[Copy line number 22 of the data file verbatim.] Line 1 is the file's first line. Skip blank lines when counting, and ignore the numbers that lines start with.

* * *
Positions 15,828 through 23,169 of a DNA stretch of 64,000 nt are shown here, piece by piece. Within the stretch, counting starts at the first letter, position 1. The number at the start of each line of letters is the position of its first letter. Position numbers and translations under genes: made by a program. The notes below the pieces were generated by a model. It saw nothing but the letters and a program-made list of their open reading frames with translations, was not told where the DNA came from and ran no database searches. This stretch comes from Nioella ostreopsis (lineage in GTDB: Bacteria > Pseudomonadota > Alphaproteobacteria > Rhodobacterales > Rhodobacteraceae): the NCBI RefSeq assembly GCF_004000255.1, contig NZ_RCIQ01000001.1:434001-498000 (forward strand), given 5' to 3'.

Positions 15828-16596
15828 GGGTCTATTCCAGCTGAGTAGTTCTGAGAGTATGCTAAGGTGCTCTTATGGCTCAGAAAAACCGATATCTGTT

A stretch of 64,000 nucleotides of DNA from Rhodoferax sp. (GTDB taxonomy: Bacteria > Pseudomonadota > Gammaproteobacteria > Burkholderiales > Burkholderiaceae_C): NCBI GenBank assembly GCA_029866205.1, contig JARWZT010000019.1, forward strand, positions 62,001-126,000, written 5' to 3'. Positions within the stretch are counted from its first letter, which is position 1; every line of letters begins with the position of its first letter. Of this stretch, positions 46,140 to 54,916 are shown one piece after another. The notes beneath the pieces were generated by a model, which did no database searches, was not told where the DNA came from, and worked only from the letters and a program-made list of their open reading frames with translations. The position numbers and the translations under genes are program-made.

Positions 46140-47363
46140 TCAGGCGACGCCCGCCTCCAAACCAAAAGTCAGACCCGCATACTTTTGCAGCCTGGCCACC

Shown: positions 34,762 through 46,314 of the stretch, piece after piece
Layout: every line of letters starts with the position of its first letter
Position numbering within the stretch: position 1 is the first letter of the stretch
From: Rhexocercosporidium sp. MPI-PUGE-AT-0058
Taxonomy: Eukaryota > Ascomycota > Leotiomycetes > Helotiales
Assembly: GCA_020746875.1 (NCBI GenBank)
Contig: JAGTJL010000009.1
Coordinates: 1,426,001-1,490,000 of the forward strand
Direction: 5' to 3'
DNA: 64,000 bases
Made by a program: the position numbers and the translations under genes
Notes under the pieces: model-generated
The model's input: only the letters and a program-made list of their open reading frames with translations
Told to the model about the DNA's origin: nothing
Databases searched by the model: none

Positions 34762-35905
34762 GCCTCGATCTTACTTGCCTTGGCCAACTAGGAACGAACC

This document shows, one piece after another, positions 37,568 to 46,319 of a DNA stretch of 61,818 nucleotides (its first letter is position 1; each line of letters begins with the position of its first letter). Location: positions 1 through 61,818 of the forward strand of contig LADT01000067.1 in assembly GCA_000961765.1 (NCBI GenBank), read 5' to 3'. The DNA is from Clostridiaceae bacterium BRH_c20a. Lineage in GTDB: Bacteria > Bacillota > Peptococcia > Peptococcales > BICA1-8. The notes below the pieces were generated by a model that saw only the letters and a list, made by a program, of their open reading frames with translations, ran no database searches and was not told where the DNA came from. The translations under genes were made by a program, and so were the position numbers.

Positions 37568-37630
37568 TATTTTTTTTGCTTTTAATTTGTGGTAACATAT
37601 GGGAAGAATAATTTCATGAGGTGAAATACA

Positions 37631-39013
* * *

Positions 34762-35905